Or is it?
You ‘d think it’s a good idea to have tyres that never puncture. And if you thought that and looked around for a product on the market to never suffer at the road side helplessly when you have a puncture, you’d find a couple of them out there.
First option you would like to consider would be run flat tyres, which allows for continued driving even when the air has gone out of your tyres, albeit at a reduced speed, but still respectably brisk in urban Singapore, to get to the nearest rubber doughnut shop. A good idea, but they are somewhat like the tyres that I had on my kiddy bicycle when I was young. They do affect the right quality somewhat, so there is some trade off. That and also higher cost compared to conventional tyres. Its not as bad as compared to my kiddy bicycle with no suspension, your car still has springs, so this you could seriously consider as an option.
Then there are these products which claim to immediately seal a tyre whenever they should suffer puncture.
These canisters container fluid which is pumped into the tyre using the compressed gas inside the canister. This liquid remains in the tire between the wheel and tire and flows around the inside of your four wheels. When there is a puncture the liquid seeps into the punctured hole, fills of the hole and solidifies as it comes into contact with the outside air. I’ve heard about this product and thought it was a good idea too, but again, there are trade offs.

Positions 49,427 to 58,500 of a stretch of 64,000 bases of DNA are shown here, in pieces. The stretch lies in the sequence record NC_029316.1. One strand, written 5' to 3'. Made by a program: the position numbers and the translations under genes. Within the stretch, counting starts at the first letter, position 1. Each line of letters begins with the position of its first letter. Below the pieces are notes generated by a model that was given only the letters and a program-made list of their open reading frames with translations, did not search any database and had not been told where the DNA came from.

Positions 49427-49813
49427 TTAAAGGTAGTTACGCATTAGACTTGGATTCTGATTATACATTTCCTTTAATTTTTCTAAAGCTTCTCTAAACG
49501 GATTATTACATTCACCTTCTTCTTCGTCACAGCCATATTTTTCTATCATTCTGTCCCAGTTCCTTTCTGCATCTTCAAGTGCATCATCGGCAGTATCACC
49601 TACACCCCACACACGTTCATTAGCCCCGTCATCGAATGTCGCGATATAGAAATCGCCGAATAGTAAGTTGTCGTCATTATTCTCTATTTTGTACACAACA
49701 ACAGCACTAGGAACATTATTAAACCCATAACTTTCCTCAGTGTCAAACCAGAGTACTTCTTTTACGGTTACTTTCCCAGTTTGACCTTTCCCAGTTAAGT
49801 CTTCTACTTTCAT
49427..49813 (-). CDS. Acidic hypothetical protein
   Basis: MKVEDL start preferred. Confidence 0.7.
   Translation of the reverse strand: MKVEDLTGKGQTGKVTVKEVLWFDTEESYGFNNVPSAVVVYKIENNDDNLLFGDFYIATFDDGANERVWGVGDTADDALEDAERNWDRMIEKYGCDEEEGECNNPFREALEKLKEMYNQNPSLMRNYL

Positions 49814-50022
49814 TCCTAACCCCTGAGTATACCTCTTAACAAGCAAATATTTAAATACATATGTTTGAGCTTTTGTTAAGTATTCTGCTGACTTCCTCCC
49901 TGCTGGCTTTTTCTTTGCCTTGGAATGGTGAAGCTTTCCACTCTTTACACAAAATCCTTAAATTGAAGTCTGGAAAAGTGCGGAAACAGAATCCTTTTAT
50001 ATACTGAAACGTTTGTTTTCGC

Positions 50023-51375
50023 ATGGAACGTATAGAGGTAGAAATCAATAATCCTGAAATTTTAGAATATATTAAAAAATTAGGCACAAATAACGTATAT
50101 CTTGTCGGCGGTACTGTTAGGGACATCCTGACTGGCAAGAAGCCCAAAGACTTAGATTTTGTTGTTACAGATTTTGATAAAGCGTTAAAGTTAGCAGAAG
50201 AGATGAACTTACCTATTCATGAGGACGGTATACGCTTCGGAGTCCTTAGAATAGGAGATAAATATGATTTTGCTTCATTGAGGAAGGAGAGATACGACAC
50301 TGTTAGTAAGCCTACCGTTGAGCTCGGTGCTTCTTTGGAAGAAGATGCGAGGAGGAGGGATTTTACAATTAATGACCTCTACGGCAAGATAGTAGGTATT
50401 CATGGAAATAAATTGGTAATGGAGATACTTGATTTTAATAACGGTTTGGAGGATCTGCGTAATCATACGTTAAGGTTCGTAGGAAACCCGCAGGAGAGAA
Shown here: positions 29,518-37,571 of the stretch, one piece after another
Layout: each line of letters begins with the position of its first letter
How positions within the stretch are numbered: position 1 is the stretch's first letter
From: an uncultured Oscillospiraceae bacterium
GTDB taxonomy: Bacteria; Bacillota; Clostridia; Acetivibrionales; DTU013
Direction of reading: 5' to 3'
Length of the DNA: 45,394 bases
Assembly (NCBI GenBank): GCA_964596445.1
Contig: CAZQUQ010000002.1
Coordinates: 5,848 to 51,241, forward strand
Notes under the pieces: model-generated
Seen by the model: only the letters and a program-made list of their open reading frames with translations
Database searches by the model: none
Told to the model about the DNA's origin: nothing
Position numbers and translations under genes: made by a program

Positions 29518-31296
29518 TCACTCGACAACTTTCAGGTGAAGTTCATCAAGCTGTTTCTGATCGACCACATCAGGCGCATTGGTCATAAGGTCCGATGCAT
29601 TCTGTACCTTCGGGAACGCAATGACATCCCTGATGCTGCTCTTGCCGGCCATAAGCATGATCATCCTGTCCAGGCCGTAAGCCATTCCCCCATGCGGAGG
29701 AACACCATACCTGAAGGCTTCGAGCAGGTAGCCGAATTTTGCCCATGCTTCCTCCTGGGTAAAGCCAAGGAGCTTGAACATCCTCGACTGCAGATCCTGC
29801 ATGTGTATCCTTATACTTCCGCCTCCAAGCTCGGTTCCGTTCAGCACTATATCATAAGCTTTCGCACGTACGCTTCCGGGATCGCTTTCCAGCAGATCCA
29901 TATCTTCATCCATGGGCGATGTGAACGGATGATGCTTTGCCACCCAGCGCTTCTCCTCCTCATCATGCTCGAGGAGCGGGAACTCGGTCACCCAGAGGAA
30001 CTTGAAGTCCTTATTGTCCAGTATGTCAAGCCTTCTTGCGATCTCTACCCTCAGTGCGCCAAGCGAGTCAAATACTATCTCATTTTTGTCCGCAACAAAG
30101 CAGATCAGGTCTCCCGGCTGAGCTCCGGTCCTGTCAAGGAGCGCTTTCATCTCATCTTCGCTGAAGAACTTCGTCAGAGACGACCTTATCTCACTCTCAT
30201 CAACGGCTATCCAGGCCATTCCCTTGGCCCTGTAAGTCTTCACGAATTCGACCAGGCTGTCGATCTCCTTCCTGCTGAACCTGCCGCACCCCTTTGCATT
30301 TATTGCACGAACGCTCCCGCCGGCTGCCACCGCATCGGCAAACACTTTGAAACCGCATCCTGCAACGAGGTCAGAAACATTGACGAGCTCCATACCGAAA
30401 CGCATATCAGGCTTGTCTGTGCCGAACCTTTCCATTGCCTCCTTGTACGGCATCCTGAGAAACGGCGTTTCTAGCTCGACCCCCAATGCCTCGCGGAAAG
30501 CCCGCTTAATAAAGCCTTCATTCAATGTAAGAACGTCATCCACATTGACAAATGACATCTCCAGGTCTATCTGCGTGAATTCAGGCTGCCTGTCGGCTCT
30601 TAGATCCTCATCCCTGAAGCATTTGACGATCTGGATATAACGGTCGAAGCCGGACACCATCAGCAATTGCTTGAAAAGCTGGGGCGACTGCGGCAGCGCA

What a trade off!
No, its not the twenty or so dollars per canister per wheel that it costs. And it’s no longer a small niggle like the deterioration in ride quality with run flat tyres. Personally, I would never choose these liquid tyre seals for any reason. Why?
Warning: the next picture could make your skin crawl. It did when I saw it.
These liquids have only appeared on the market in recent years. An immature product with little track record, it’s best to avoid them for now until their application becomes more widely accepted, if every they can overcome the above problem. Being a chemical intended to solidify and form a seal against rubber it does the job, but I believe in its liquid form, it’s manufacturers have be less than thorough when testing it on metals, alloys of different metals, and also at raised temperatures when you take a long drive and high speeds.
I won’t name any brands, and could be difficult to pinpoint which metal alloys of the many brands of wheels would react to which chemical liquid. But the owner of the above had corroded wheels that were so bad the air seeped out from through the metal and he had to change all four wheels. It’s just too costly to take the risk.
So be careful, I think sometimes the elbow grease required to change a spare tyre from the boot is still the most trusty solution there is. Provided you keep the spare tyre inflated correctly! So take care of the fella in your boot as well each time you go for air, you never know when you may need it!